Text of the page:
I took Stanford's online Machine Learning class taught by Andrew Ng, director of SAIL, and one of the coauthors of the paper resulting from the recent Google "Cortex" project. While I'm fairly up-to-date with evolutionary computing, I felt that I could use a refresher in non-evolutionary techniques, and I'm really glad I did! Andrew's lectures were well-organized and highly intelligible, and the areas where I felt he went too slowly can be forgiven since his audience is undergrads. The videos can be played at varying speeds, and I alternated between 125% and 150%.

I'll post a series of articles on each subject that was covered, more for my own reference, but perhaps readers might find these useful as well.

## Linear Regression

Suppose we did a study where each record (or point) in the data set consists of measurements for a number of different features. For example, the features in a medical study could be the numerical results of blood tests, and the features in a botanical study could be the numerical results of the sizes of various plant parts. The features in an economics study could be economic indices. In other words, each record is multivariate.

What we want to do is call one of the features the output, and call the rest of the features the inputs, and find out if there is a way to predict the output given the inputs. For example, is there a way to predict cholesterol level given blood sugar level, vitamin D levels, and white blood cell count? Specifically, if we call the inputs *x _{1}, x_{2}, ..., x_{N}*, and the output

*y*, then we want to find some function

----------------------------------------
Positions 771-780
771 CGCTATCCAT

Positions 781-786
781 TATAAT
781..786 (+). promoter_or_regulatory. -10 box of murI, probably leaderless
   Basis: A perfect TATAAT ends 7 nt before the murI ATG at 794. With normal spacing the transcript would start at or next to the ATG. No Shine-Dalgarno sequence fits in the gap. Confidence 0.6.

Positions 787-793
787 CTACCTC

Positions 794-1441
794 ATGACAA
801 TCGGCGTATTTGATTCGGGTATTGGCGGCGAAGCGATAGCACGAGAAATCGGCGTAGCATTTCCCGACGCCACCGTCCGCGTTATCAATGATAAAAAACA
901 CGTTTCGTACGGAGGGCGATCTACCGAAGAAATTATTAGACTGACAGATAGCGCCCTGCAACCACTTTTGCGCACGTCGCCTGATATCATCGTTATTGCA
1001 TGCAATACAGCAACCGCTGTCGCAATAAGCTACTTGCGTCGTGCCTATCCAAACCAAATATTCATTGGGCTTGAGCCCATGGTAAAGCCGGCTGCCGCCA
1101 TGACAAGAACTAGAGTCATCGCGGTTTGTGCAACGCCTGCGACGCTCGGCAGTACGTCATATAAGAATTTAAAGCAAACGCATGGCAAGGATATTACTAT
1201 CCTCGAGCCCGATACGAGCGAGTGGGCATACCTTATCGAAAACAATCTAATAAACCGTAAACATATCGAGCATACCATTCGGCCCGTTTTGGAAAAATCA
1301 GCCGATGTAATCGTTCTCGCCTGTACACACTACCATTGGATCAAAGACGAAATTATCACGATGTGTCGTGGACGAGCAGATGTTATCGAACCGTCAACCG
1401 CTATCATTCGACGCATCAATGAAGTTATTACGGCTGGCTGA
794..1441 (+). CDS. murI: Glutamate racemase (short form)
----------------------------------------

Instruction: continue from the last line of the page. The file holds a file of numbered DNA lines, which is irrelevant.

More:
*h*("h" stands for hypothesis) such that

*y ≈ h(x*.

_{1}, x_{2}, ..., x_{N})With linear regression, we further state that *h* is a linear combination of the inputs:

The thetas are the unknown coefficients of each input — that is, they are the parameters of the function — and the goal of linear regression is to find the thetas which, considered over the data set, makes *h _{θ} ≈ y*. We determine how well the function, given a particular set of parameters, fits the data set by using a cost function. The higher the cost, the worse the fit. Ideally, we would like to see a zero cost, meaning a perfect fit, and there's no such thing as a negative cost.

*m* is the number of points in the data set, *x ^{(i)}* is the set of inputs for the

*i*

^{th }data point, and

*y*is the output for the

^{(i)}*i*

^{th}data point, so

*i*goes from 1 to

*m*. All we're doing here is taking the difference between the predicted output and the actual output, squaring it (so that it doesn't matter what direction the error is in, and zero means a perfect match), and then taking the average over all points in the data set. There's also a division by two, which makes the later step a little cleaner.

Scaling the cost by a constant, such as 1/2, doesn't matter, because we're still maintaining the property that higher costs mean worse fits, and a zero cost is a perfect fit.